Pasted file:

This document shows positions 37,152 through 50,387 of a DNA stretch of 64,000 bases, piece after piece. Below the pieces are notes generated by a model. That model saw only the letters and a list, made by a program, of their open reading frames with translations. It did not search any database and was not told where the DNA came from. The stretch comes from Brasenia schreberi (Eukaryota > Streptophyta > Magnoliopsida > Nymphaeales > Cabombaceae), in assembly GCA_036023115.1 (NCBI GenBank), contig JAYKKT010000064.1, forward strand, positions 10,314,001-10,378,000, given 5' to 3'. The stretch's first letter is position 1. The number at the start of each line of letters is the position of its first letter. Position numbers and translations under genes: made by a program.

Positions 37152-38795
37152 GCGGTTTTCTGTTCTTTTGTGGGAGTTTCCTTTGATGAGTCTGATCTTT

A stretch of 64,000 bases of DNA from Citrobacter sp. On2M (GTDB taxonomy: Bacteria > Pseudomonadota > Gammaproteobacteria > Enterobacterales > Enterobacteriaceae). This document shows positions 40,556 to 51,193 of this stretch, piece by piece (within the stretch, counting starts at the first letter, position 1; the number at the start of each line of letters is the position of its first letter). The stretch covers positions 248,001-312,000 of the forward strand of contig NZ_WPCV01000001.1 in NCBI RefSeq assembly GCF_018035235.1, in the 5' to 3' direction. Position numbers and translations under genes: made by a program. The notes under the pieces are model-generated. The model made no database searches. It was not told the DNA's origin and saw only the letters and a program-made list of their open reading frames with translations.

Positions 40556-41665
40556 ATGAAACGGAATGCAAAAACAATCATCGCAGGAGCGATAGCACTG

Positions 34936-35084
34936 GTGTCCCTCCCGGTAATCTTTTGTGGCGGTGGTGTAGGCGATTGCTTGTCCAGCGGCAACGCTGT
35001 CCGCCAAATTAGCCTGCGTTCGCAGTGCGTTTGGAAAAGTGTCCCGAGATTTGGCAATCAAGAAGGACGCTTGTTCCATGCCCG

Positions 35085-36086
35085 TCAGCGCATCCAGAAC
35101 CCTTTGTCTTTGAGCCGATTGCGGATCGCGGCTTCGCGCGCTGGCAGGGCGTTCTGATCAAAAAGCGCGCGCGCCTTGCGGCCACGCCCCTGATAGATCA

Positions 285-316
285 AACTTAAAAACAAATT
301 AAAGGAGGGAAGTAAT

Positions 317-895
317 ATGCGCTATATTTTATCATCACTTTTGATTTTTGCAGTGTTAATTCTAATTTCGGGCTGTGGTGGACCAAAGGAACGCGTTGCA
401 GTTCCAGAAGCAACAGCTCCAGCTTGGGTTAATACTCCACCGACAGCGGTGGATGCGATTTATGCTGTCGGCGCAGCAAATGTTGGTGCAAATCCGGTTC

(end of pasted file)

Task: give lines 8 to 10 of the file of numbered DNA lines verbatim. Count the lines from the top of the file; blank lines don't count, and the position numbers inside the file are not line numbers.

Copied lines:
34936 GTGTCCCTCCCGGTAATCTTTTGTGGCGGTGGTGTAGGCGATTGCTTGTCCAGCGGCAACGCTGT
35001 CCGCCAAATTAGCCTGCGTTCGCAGTGCGTTTGGAAAAGTGTCCCGAGATTTGGCAATCAAGAAGGACGCTTGTTCCATGCCCG

Positions 35085-36086